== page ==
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35 Years Later, Former Burkina Faso President, Compaore Apologised For Thomas Sankara’s Death

Compaore was sentenced in absentia to a life jail term in April this year

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Mohammed Yakubu
Mohammed Yakubu
Mohammed Yakubu is an investigative journalist reporting on public health, human rights, climate change, education, gender issues, and much more.

BURKINA FASO: Blaise Compaore, the former President of Burkina Faso sentenced to life in jail in absentia for the assassination of pan-Africanist leader, Thomas Sankara in the 1987 coup, apologised to Sankara’s family on Tuesday.

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“I ask the Burkinabe people for forgiveness for all the acts I may have committed during my tenure,” Compaore pleaded. Adding to it, “And especially the family of my brother and friend Thomas Sankara.”

He also said, “I take responsibility for and regret from the bottom of my heart, all the suffering and tragedies experienced by all victims during my terms as leader of the country and ask their families to grant me their forgiveness.”

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Compaoré’s pleas were conveyed in a message read out by  Lionel Bilgo, the country’s spokesman.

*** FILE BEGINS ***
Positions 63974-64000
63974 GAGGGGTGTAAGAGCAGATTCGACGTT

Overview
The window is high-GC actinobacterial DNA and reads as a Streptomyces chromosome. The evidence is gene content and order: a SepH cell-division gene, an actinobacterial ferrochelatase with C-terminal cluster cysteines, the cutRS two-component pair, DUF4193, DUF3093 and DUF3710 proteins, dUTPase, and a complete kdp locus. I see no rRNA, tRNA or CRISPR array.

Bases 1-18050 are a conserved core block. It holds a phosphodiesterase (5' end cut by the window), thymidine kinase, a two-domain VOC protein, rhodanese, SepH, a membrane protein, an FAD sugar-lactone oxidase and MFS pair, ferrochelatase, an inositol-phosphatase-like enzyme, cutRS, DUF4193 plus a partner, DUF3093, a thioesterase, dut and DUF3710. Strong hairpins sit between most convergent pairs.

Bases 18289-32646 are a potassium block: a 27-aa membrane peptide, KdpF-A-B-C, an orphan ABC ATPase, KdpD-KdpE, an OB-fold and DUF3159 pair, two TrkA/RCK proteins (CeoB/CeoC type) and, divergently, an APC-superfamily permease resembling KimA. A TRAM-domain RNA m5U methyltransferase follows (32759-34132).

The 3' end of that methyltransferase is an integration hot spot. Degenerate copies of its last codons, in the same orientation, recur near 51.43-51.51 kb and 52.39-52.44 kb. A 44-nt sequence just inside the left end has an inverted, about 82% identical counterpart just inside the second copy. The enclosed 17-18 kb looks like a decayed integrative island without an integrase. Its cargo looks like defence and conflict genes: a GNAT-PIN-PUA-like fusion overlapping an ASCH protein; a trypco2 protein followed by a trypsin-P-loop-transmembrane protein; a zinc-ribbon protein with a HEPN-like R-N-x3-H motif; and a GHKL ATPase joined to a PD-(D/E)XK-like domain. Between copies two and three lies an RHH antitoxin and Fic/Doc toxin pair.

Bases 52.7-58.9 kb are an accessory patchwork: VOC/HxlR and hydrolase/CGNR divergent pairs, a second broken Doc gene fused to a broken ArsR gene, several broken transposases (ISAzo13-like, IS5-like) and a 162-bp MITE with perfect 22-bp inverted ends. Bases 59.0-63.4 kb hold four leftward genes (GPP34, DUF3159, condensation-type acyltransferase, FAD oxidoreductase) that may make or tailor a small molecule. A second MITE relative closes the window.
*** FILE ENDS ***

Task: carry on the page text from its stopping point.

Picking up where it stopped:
In his message, Compaore, while expressing gratitude to Burkina Faso’s military transitional government, urged the compatriots to join “A sacred union, tolerance, moderation, but above all forgiveness so that the national interest prevails”.

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Compaore was sentenced in absentia to a life jail term in April this year. However, he has not served his jail term as he is yet to be extradited to Burkina Faso.

The 1987 coup that claimed Sankara

On October 15, 1987, Compaore seized power in a coup that led to Sankara’s death. Before his cruel death, Sankara was an activist who fingered the Western world for neo-colonialism and hypocrisy in Africa. He would later become the leader of Burkina Faso at 33 but was gunned by a hit squad four years after.

After his role in the bloody coup, Compaore went into exile on Ivory Coast. Eight years later, he flew to his country this month to attend the ex-leaders summit. In other reports, the country’s leader, Lieutenant-Colonel Paul-Henri Sandaogo Damiba invited for “national reconciliation.”

The purported “reconciliation” visit was greeted by condemnations from civil society groups and political parties who argued that “Uniting the country should not come with immunity from punishment.”

Lieutenant-Colonel Damiba, according to research, seized power from president Roch Marc Christian Kaboré in January this year, following the unabated insurgency ravaging the country since 2015.

ALSO READ: The History of Islam in Africa

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  • Mohammed Yakubu

    Mohammed Yakubu is an investigative journalist reporting on public health, human rights, climate change, education, gender issues, and much more.

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